3. Devils advocate question: IGF levels are not the goal, lower incidence of cancer is the goal. I know one usually leads to the other, but I’m curious to see a study like this that shows cancer incidence in addition to IGF (much longer and expensive, I know). Are there any studies like this? Maybe one has been done with just rats?

    In other words, there is always the possibility that caloric restriction could effect other processes not being tested that could lead to less cancer. Maybe it’s possible that caloric restriction could have higher IGF levels than vegans, but similar cancer incidents to vegans. I don’t that question has been answered yet, am I right?

    1. I Think the problem is how could you measure cancer rates? We don’t have the technology, it would take many many years and still miss slow growing cancers. For things like this you need to turn to the Adventist studies, but even those aren’t as detailed.

      1. Thanks for the article. At any rate, I’d rather eat a bunch of plants than a little of animals. Actually, I’d rather eat a lot of both! But alas, my logic usually wins out over my gluttony. ;-)

    1. The videos Dr. Gregor has recently completed speak to the problem of variability in testing so perhaps testing isn’t the best approach. Certainly we know that obesity negatively affects health on so many levels, focusing on weight loss through a whole food plant based diet might be better.

  4. I suspect that fat vegans see equal benefits. The weight bias among researchers undermines their work in so many ways and directly fuels the prejudice and discrimination that fat people (and larger than average weight people) face in society and also in seeking medical care. I look forward to the day when medicine stops practicing corporeal phrenology. People interested in the benefits of weight-neutral approaches to health can search on the term Health At Every Size. Signed – Marilyn Wann, author of FAT!SO?, longtime fat rights activist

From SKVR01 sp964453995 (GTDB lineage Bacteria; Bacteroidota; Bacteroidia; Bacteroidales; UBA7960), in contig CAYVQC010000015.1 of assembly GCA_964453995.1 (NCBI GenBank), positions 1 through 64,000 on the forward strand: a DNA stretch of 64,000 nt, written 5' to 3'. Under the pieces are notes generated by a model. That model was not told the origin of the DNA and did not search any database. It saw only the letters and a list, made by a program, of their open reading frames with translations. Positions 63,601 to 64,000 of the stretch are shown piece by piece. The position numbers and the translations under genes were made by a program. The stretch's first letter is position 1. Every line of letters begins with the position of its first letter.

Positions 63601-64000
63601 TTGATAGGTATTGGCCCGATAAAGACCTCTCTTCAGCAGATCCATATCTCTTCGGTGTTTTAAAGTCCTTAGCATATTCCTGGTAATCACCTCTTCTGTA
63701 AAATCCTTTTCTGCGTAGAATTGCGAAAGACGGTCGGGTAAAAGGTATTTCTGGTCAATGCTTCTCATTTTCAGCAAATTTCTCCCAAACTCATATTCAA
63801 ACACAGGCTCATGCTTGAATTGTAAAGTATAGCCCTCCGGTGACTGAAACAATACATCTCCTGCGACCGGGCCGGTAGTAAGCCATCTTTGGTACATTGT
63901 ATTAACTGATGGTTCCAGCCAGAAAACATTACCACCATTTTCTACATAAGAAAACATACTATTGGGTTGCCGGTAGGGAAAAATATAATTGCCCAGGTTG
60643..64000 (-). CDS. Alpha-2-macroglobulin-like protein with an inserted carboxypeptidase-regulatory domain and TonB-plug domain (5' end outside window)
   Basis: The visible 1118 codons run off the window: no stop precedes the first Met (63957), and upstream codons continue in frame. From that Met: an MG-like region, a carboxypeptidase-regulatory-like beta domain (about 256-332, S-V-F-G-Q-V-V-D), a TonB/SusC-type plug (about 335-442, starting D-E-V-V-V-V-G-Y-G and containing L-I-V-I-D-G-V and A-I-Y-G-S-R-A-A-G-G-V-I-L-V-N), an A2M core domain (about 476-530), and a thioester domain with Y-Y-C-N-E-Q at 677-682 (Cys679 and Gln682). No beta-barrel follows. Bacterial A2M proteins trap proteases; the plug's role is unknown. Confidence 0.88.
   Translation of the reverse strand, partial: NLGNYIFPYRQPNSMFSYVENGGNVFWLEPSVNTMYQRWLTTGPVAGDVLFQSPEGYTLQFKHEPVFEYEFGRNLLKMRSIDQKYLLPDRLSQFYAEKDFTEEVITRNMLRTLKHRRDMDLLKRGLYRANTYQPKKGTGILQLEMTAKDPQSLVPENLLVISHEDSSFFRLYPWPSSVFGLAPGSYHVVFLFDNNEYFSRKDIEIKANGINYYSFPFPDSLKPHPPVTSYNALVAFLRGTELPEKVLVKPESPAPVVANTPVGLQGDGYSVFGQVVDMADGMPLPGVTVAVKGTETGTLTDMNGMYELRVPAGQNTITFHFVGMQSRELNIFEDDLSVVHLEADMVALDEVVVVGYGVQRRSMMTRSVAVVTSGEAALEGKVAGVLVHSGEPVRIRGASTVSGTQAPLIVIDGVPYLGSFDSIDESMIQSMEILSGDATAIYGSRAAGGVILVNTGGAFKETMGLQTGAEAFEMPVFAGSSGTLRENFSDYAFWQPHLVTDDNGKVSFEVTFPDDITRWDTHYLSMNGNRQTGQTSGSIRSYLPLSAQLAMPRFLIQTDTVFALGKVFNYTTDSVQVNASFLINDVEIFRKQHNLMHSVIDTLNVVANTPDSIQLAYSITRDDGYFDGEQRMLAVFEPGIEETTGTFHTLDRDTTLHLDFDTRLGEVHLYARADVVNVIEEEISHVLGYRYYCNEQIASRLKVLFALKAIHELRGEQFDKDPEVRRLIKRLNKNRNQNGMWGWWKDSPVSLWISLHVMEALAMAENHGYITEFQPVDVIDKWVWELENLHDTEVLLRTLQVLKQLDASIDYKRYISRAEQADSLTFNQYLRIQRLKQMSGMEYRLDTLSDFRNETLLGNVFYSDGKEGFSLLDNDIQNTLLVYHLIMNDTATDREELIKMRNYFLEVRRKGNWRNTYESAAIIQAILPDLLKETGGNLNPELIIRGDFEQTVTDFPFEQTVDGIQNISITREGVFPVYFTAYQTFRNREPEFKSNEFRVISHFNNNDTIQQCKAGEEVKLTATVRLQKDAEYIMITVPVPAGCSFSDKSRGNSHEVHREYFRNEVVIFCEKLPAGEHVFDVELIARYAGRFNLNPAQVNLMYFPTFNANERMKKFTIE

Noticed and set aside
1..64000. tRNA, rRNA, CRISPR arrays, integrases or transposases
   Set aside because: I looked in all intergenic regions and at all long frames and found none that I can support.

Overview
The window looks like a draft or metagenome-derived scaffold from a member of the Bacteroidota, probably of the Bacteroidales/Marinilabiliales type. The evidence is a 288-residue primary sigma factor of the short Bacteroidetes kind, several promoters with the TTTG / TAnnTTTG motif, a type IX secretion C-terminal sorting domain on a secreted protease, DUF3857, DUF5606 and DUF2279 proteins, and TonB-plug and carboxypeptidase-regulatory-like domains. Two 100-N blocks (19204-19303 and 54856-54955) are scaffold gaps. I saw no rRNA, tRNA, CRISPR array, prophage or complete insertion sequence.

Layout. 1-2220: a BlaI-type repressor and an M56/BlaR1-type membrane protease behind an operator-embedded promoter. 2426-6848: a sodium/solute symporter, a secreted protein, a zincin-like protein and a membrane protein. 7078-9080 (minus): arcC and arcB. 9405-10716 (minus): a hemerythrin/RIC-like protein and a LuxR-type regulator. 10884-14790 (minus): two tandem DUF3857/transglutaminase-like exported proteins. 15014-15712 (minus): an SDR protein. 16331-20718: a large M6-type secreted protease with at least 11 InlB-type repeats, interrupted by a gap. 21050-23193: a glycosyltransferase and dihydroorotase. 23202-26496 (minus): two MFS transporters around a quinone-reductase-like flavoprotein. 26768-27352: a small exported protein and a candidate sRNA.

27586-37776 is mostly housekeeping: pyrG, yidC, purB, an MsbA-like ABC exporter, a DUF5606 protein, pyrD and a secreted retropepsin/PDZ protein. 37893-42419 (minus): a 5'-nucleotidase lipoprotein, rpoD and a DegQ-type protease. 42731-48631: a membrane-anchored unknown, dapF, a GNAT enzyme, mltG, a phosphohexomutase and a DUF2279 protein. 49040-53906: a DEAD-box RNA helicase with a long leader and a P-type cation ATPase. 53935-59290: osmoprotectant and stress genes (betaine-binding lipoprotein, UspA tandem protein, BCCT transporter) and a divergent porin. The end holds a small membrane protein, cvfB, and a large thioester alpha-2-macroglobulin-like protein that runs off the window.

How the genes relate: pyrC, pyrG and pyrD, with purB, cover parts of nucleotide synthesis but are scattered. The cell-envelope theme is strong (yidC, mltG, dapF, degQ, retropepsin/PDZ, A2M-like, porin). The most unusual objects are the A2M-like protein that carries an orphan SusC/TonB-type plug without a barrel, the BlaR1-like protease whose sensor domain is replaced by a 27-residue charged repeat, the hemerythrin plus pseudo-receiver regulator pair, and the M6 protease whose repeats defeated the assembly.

1. Congratulations on your weight loss ! Not everyone has the same results however. Some lose little to none on a unrestricted WFPB diet, for sure those people are a minority.
      In horses having a complete natural diet , some horses are notorious for getting too heavy and have serious health problems because of it . Horses are ideal to study for they only eat vegetation , are hind gut fermentators and the only animal that sweats like humans. Almost every farm kid who has ever had a pony knows you must restrict feed to those pony breeds , even in the most natural habitat .

  5. Hello, I wonder how the vegan diet-low IGF-1 connection is applied to the obese or overweight vegans. Vegan diet does not mean staying slim by itself, and I met many vegans who are not on a good diet (probably too much sugary drinks, chips, vegan ice cream..) and are unexpectedly overweight/obese.

    1. I agree, a vegan diet is not a panacea. You still have to focus on whole and minimally processed plant foods. One the most pervasive high calorie processed foods in most people’s diets is refined oil. Vegans with a health focus are pretty good about pointing to the negative health effects of sugar, chips and ice cream, but still can get a surprisingly high percentage of their calories from refined oil from cooking and from salad dressings, not to mention vegan butter and vegan mayo. I know I was completely shocked the first time I did a total food log and entered everything I put into my mouth for a week into cronometer.

  6. For vegan plant food nutrition, 10% calories plant protein is just about right. Mother’s milk has about 7% protein for humans who are growing fastest, note that protein is specifically designed for growing human infants.
    “The China Study” by Cornell nutritional biochemist prof. T. Colin Campbell has several studies where more than 10% protein promoted cancer growth for Philippine children to rats on a control study.
    There are ultra marathon runners who eat just plant foods and have set records. No animal food needed.
    We do vegetables, fruits, nuts, whole grains, legumes no portion control needed, just stop when full. I gradually lost 25 pounds and am at correct weight for my build. No “diet” required.

    1. Thanks for your comment April.

      I tried finding data to compare both groups and could find one study on women:

      “Vegan women had a 13% lower mean serum IGF-I concentration than both meat-eaters (P 0.001) and vegetarians (P 0.0006) (…) The differences in mean hormone concentrations between diet groups were similar after additional adjustment for BMI was made, with the exception of IGFBP-1, where BMI reduced some but not all of the difference between the diet groups”.

      Another study, in men, showed that:

      “Vegan men had on average 9% lower IGF-I levels than meat-eaters (P < 0.01) and 8% lower levels than vegetarians (P < 0.01); adjustment for BMI made little difference to these values".

      Hard to answer your question with precision but that's all I could find.